With these we enter the truly controversial part regarding the use of colorants in food because the scientific community does not agree when it comes to guaranteeing their complete safety. This lack of agreement means that, depending on the country we are in, the legislation is completely different.
Within the group of artificial colorants, those with the greatest prominence are the so-called azo colorants . These additives came to the fore a few years ago as a result of a study conducted in the United Kingdom ( and published in the medical journal The Lancet, which is currently known in the scientific literature as “ Southampton Six ”and in which he warned of the possibility that six colorants of this type of very common use to date if used together with benzoic acid or any of its salts such as sodium benzoate (their use as preservatives is common ), could cause hyperactivity and lack of concentration in children.
Regarding this issue, in the United States, the FDA ( Food and Drug Administration ) has also published studies in this regard, which conclude that children with attention deficit hyperactivity syndrome or other problems related to behavior They could present intolerances to various foods and their components, including artificial food colors, which may increase irritability and nervousness and induce sleep problems rather than promote hyperactivity or attention deficit syndrome.
As can be seen, in this study there is no evidence that there is a direct relationship between the consumption of artificial colors and an increase in hyperactivity or attention deficit.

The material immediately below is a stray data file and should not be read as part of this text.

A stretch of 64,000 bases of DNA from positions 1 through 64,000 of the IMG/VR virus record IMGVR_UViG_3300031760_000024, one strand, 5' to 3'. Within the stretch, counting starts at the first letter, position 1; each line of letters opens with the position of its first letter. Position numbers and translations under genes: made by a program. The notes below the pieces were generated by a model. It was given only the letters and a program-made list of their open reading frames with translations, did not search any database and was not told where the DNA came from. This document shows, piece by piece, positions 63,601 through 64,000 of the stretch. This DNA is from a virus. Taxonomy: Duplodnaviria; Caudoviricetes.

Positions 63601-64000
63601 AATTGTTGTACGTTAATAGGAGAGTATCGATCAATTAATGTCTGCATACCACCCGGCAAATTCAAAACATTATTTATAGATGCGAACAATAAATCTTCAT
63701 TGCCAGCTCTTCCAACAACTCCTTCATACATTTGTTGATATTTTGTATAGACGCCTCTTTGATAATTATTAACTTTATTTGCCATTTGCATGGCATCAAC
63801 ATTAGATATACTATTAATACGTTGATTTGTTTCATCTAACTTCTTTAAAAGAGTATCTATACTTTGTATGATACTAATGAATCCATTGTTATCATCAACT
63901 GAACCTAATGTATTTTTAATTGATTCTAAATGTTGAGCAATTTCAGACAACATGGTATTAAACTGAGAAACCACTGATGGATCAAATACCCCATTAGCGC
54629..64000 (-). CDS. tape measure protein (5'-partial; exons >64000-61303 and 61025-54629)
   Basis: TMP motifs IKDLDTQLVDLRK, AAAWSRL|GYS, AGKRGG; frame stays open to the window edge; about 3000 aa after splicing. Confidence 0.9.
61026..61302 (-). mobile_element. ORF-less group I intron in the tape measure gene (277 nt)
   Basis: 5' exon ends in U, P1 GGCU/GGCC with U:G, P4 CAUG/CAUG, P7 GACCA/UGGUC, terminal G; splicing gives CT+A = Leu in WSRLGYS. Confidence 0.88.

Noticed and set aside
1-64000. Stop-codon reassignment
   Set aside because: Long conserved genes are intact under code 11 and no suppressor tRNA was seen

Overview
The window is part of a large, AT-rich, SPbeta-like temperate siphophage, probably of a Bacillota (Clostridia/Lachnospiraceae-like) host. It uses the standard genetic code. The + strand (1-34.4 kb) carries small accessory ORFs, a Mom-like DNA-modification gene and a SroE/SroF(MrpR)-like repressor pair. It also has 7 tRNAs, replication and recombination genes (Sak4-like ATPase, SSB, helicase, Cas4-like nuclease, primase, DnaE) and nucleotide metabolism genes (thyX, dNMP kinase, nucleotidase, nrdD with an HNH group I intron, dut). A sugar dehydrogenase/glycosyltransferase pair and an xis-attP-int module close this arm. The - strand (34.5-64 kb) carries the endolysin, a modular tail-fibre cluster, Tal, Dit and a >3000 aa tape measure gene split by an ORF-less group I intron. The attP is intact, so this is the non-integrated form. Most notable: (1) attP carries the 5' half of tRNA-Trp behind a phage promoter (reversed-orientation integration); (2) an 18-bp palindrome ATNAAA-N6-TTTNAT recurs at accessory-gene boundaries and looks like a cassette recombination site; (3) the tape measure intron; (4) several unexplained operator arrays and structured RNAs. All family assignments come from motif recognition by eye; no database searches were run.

Regarding this disparity of conclusions in the different studies carried out, the North American Mayo Clinic recommends consulting with the pediatrician in each particular case about the pros and cons of trying a diet that eliminates food additives to see if changes in the child’s behavior are observed And, in any case, he recommends eating a diet that limits sugars and processed foods and is rich in fruits, vegetables, grains, and healthy fats such as omega-3s.
As a curiosity, if you are interested in delving into the subject:
- In Spain, it is mandatory to comply with Royal Decree 2001/1995 of December 7, which approved the list of colors authorized for use in the preparation of food products, as well as their conditions of use and which is published in the BOE of January 22, 1996.
- Within the framework of the EC, the EFSA ( European Food Safety Authority ) offers for consultation various toxicological evaluation studies of different food additives as well as the applicable European regulations.
- Thinking about alternatives to artificial colorants, it is also possible to find studies that analyze the viability of other additives of natural origin like this one presented at the International Halal Conference InHAC 2012 by Munawar, N. (2014).
Food colors, are they really necessary?
At the present time, in which scientific studies have not reached conclusive results and the complete safety of these additives remains an unknown question, personally, the question I ask myself is whether they are really necessary in our food and, truly , I come to the conclusion that what is said necessary, because they are not, or should not be because, let’s see, what is wrong with a cake having the color of … cake?
Is it really necessary that to enjoy We have to dye them red or green for a sponge cake or a delicious cookie? Do you think it makes sense to eat a strawberry ice cream that does not have strawberries but beetles? And does paella have to be yellow by decree? what’s wrong with the rice being white?
And if despite everything we do not want to give up changing the color of our dishes, our cuisine is rich enough and offers us authentic natural gems with which to fill our recipes with color without having to resort to laboratory powders as my would have called them.
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So to finish, tell us, what do you think? Food colour ingredients , yes or no?